While many reasons exist as to why it took ten years to ban DDT after the publication of Silent Spring, the insecticide’s effectiveness in fighting malaria, public ignorance over the side effects of DDT before scientific research revealed the ill effects of DDT on wildlife, and the creation of the US Environmental Protection Agency in 1970 proved especially significant. Beginning with the publication of Carson’s book, the public concern over DDT and scientific research of the 1960s finally culminated with the 1972 ban. However, understanding when the ban was imposed can only be achieved through the study of these three major obstacles: DDT was proven to be effective in eradicating malaria during and after World War II, scientific research did not exist that would reveal things like insect resistance and effects on wildlife, and a single agency did not exist to handle multiple environmental issues. Upon examining these reasons behind the time lapse between Silent Spring and the ban of DDT, one can begin to grasp the importance of Carson’s message: Humans can utilize technology with good intentions, but can also use the same technology to harm not only the earth, but their own well-being.


1 Rachel Carson, Silent Spring (Boston: Mariner Books, 2002), 297.

2 Thomas R. Dunlap, DDT, Silent Spring, and the Rise of Environmentalism (Seattle: University of Washington Press, 2008), 58.

3 Thomas R. Dunlap, DDT: Scientists, Citizens, and Public Policy (Princeton: Princeton University Press, 1981), 98.

4 Richard Tren and Roger Bate, Malaria and the DDT Story (London: The Institute of Economic Affairs, 2001): 35, http://www.iea.org.uk/files/upld-publication26pdf?.pdf.

5 Charles F. Wurster, A Case Study: The Decision to Ban DDT (National Research Council, 1975), 7-9.

6 National Pesticide Information Center, DDT General Fact Sheet, 3.

7 Natural Resources Defense Council, The Story of Silent Spring, http://www.nrdc.org/health/pesticides/hcarson.asp.

8 U.S. Environmental Protection Agency, DDT: A Review of the Decision to Ban its Use as a Pesticide (Springfield: National Technical Information Service, 1975), 251.

9 National Pesticide Information Center, DDT General Fact Sheet, http://npic.orst.edu/factsheets/ddtgen.pdf, 2.

10 Ibid., 2-3.

11 Pan American Sanitary Bureau, “Communicable Diseases,” in Annual Report of the Director of the Pan American Sanitary Bureau, 1956 (Washington, DC: 1957), 26.

12 Ibid., 27.

13 Ibid., 31.

14 Pan American Sanitary Bureau, “Communicable Diseases,” 32.

15 Paul F. Russell, “World-Wide Malaria Distribution, Prevalence, and Control,” American Journal of Tropical Medicine and Hygiene 5, no.6 (1956): 964.

16 M.C. Balfour, “Observations on Greece in 1972,” in Daniel E. Wright Papers, 2-3.

17 Crawford F. Sams to Dr. T. A. Parran, 1943, in Daniel E. Wright Papers.

18 Frank M. Snowden, The Conquest of Malaria: Italy, 1900-1962 (New Haven: Yale University Press, 2006), 199.

19 Dunlap, DDT: Scientists, Citizens, and Public Policy, 39.

20 Ibid., 54-55.

21 Ibid., 55.

22 Neil A. Martin, “Stamp Out DDT?” Barron’s National Business and Financial Weekly, September 15, 1969, www.proquest.com.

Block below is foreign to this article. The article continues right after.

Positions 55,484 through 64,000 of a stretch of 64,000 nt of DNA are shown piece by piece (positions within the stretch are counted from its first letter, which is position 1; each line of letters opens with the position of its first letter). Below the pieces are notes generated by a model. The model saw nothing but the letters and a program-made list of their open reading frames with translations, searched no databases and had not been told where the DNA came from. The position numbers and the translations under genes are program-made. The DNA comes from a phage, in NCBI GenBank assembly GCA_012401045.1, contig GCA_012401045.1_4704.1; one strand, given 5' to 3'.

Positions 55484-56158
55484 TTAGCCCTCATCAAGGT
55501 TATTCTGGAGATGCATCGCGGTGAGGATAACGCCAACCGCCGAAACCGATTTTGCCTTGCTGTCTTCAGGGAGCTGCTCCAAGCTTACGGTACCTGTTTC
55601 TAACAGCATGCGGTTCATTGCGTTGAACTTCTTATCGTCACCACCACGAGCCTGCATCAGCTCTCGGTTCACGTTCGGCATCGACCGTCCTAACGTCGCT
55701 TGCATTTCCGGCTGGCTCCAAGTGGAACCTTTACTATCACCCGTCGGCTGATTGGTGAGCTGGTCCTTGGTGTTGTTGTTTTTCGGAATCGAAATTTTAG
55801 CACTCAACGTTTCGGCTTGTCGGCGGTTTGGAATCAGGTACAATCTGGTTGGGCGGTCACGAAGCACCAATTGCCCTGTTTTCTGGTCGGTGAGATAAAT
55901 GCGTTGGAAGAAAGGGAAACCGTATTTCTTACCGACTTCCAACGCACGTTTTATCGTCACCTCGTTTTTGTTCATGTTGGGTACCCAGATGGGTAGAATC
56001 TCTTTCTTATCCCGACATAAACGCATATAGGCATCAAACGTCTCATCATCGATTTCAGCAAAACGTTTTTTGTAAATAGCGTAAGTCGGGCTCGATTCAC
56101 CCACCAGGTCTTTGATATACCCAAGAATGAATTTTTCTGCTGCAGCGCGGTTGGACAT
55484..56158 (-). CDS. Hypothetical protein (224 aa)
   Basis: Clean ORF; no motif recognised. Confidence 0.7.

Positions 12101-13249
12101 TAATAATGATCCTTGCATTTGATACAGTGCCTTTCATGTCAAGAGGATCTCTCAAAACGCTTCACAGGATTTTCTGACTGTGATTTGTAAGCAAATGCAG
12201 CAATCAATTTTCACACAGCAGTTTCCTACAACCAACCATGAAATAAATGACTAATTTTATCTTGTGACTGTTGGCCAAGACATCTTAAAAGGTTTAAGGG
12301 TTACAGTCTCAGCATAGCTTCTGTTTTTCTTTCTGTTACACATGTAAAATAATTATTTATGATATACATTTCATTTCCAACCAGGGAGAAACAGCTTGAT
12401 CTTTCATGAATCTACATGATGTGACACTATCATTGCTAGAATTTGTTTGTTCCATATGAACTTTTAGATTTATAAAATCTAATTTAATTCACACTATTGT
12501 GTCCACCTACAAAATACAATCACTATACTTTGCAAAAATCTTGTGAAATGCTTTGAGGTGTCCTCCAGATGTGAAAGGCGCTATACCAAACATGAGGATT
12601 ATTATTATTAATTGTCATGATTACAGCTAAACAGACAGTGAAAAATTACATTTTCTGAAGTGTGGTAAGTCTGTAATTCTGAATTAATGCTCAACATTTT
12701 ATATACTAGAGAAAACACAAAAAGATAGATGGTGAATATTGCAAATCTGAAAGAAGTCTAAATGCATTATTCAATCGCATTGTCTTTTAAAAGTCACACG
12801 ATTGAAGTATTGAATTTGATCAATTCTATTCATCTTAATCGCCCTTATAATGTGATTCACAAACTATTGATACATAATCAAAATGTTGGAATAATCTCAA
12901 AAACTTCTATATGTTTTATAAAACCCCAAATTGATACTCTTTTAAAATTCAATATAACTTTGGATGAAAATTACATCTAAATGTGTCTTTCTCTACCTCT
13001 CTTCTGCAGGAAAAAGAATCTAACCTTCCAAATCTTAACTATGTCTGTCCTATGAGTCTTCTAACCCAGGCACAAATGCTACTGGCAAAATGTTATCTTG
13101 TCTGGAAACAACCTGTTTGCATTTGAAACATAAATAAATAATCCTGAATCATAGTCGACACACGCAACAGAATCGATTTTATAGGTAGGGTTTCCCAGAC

23 Edwin Diamond, “The Myth of the ‘Pesticide Menace,’” in DDT, Silent Spring, and the Rise of Environmentalism, 115-120.

24 Association of Schools of Public Health, “Summaries of Selected Papers from the 92nd Annual Meeting of the American Public Health Association and Related Organizations Held at New York City,” Public Health Reports 80, no. 2 (1965): 118, www.jstor.org.

25 Paul B. Dunbar, “The Food and Drug Administration Looks at Insecticides,” in DDT, Silent Spring, and the Rise of Environmentalism, ed. Thomas R. Dunlap (Seattle: University of Washington Press, 2008), 53.

26 Clarence Cottam and Elmer Higgins, “DDT and its Effect on Fish and Wildlife,” in DDT, Silent Spring, and the Rise of Environmentalism, 60-62.

27 Roy J. Barker, “Notes on Some Ecological Effects of DDT Sprayed on Elms,” in DDT, Silent Spring, and the Rise of Environmentalism, 66.

28 Thomas R. Dunlap, “Interview with Joseph J. Hickey,” in DDT, Silent Spring, and the Rise of Environmentalism, 81.

29 Robert Rudd, “Pesticides and the Living Landscape,” in DDT, Silent Spring, and the Rise of Environmentalism, 78.

30 “Editorial from Bird Study,” in DDT, Silent Spring, and the Rise of Environmentalism, 68.

31 Derek A. Ratcliffe, “The Status of the Peregrine in Great Britain,” in DDT, Silent Spring, and the Rise of Environmentalism, 74.

32 Dunlap, “Interview with Joseph J. Hickey,” 81-84.

33 President’s Science Advisory Committee, “Use of Pesticides,” in DDT, Silent Spring, and the Rise of Environmentalism, 104-105.

34 President’s Science Advisory Committee, “Use of Pesticides,” 107.

35 Society for Science and the Public, “More Pesticide Research,” The Science News-Letter 83, no. 22 (1963): 341, www.jstor.org.

36 William D. Ruckelshaus, “First Administrator on Establishment of EPA,” History, US Environmental Protection Agency, http://www.epa.gov/history/org/origins/first.htm.

37 Charles F. Wurster, “A Case Study: The Decision to Ban DDT,” 1975, 7.

38 Robert Gillette, “DDT: Its Days are Numbered, Except Perhaps in Pepper Fields,” in DDT, Silent Spring, and the Rise of Environmentalism, 122.

39 U.S. Environmental Protection Agency, “Pesticides and Public Health,” History, http://www.epa.gov/history/publications/formative6.htm.

40 Christopher J. Bosso, Pesticides and Politics (Pittsburgh: University of Pittsburgh Press, 1987), 116.

41 Robert van Den Bosch and Howard W. Hintz, “DDT,” BioScience 23, no. 4 (1973): 211, www.jstor.org.